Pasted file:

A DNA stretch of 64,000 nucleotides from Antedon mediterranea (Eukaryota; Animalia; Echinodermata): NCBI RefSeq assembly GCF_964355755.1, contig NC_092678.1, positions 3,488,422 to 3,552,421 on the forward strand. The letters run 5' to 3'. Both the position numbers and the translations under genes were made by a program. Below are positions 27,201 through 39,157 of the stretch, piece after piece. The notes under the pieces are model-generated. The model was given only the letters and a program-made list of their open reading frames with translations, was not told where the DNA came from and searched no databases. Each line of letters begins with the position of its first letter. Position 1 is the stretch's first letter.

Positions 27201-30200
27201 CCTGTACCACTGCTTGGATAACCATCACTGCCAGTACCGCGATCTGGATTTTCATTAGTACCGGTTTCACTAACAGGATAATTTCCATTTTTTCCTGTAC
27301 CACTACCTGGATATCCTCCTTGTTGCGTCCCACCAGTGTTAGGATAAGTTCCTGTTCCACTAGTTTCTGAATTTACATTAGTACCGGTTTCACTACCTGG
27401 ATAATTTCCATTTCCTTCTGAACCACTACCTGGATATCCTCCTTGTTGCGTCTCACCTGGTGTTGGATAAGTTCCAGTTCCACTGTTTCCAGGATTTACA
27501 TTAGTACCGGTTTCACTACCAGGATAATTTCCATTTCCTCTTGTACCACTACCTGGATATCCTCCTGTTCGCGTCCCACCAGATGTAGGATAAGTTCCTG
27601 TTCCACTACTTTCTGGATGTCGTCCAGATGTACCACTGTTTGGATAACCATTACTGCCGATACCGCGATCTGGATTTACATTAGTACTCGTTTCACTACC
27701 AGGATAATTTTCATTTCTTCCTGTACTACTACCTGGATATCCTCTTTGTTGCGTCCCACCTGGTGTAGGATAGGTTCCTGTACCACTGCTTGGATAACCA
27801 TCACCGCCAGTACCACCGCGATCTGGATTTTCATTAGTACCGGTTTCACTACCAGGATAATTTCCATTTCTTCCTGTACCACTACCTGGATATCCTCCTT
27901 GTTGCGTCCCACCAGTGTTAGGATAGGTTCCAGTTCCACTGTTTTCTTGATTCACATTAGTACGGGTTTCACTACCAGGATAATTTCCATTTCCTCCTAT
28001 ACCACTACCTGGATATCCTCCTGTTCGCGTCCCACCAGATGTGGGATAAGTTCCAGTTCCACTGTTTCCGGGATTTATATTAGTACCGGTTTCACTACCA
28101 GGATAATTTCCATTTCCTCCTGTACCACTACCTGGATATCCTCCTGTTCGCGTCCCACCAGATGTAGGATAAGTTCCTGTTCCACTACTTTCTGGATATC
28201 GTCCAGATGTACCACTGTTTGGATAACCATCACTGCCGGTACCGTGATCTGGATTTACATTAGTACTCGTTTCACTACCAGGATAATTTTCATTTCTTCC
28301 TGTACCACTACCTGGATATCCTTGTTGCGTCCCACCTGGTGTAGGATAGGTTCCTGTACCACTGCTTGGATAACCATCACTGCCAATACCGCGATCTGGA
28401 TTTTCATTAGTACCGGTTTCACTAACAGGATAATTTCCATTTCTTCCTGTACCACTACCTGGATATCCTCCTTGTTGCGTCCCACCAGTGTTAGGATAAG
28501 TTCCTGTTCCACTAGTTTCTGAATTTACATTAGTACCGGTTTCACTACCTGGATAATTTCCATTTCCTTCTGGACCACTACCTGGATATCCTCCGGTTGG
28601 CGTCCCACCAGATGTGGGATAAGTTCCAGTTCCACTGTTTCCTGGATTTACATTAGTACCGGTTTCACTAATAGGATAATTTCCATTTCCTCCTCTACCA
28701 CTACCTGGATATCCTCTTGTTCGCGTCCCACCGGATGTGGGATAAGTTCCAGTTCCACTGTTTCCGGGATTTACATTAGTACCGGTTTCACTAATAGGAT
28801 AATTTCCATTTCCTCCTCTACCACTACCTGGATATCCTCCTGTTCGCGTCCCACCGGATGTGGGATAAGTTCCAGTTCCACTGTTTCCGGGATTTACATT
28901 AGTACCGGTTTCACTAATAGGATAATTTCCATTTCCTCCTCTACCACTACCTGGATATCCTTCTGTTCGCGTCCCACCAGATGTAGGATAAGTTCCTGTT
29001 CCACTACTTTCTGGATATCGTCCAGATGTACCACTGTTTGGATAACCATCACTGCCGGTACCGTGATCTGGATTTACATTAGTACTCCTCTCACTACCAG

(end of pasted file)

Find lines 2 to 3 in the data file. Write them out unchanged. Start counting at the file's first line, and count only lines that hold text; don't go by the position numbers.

Positions 27201-30200
27201 CCTGTACCACTGCTTGGATAACCATCACTGCCAGTACCGCGATCTGGATTTTCATTAGTACCGGTTTCACTAACAGGATAATTTCCATTTTTTCCTGTAC